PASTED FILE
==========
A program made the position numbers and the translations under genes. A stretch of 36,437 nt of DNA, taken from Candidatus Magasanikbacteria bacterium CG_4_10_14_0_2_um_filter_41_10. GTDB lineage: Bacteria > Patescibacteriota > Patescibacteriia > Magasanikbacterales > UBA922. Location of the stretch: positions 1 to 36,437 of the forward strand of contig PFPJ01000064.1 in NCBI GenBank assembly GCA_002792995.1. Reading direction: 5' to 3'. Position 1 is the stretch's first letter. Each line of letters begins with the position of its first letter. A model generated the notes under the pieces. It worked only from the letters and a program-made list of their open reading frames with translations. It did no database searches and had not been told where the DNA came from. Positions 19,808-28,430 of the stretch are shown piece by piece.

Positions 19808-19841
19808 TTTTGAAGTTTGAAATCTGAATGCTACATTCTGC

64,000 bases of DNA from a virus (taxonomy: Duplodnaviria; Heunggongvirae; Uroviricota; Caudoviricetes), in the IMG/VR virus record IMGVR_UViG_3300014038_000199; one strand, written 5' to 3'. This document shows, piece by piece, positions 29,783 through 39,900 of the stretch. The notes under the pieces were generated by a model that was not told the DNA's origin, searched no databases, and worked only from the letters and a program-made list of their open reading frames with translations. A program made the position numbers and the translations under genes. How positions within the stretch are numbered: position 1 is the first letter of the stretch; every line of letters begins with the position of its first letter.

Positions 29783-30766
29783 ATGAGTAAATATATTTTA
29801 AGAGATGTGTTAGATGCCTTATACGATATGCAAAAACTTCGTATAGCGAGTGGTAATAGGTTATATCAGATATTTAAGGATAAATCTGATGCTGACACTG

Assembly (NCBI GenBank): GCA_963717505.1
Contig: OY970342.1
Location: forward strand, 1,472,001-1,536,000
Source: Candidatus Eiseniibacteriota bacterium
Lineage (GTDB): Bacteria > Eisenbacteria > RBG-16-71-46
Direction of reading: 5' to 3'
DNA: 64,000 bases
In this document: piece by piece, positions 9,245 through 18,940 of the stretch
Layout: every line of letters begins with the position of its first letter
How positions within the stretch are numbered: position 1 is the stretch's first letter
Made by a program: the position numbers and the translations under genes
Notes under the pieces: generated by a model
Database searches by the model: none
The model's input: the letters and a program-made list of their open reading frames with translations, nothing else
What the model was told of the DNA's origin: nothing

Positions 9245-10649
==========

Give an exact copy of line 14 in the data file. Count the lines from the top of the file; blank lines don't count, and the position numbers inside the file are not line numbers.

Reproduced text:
DNA: 64,000 bases